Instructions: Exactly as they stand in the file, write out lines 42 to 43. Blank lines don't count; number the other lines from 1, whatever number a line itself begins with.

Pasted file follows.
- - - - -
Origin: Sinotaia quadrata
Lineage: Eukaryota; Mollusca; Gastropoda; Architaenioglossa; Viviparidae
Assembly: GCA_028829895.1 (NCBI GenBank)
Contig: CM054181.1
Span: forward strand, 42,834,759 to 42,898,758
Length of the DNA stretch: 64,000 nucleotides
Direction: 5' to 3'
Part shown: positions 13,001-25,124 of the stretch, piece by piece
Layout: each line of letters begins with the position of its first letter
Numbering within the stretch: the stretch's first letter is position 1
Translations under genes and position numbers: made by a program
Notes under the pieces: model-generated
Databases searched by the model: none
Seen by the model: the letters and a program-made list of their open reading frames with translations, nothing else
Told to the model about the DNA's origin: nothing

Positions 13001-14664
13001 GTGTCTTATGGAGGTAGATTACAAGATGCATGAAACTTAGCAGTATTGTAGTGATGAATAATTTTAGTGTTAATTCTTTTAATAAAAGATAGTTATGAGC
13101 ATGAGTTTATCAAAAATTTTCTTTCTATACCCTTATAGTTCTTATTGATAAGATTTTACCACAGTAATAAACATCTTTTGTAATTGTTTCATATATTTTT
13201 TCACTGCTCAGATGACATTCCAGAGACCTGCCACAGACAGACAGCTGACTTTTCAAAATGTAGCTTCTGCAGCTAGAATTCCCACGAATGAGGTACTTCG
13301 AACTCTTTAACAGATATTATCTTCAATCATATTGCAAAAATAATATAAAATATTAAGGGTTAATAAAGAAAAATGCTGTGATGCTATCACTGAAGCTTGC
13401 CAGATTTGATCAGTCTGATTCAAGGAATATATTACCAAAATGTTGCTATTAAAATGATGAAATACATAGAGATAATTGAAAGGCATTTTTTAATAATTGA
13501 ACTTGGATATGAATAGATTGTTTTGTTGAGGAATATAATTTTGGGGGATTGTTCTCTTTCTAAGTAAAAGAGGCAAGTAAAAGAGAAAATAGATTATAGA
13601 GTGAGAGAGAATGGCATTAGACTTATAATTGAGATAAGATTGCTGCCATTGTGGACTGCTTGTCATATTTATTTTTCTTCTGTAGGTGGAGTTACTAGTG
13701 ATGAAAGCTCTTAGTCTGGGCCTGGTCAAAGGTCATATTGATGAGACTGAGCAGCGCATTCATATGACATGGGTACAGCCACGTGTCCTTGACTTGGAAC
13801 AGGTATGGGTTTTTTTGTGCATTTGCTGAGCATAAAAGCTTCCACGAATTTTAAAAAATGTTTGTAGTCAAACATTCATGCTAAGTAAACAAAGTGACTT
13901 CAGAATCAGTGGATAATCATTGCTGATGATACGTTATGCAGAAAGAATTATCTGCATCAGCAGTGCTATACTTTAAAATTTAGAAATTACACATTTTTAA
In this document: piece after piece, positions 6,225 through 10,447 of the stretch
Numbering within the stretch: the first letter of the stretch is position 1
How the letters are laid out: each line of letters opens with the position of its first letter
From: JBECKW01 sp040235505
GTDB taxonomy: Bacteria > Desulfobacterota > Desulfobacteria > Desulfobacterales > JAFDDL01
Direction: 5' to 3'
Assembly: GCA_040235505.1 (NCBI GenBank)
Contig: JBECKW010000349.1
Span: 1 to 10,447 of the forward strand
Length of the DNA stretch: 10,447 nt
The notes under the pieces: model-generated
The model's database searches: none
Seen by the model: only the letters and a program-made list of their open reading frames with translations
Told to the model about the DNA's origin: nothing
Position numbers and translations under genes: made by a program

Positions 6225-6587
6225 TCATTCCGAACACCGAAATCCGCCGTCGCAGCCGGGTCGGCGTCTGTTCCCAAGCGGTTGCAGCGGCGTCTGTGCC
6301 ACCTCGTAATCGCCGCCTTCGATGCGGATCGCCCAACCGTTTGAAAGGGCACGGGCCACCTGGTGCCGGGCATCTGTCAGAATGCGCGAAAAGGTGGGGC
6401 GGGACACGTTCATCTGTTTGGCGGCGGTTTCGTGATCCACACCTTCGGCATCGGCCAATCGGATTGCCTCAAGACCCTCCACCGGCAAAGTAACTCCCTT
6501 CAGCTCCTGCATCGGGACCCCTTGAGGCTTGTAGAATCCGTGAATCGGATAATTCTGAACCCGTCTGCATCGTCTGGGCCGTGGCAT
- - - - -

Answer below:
Positions 6225-6587
6225 TCATTCCGAACACCGAAATCCGCCGTCGCAGCCGGGTCGGCGTCTGTTCCCAAGCGGTTGCAGCGGCGTCTGTGCC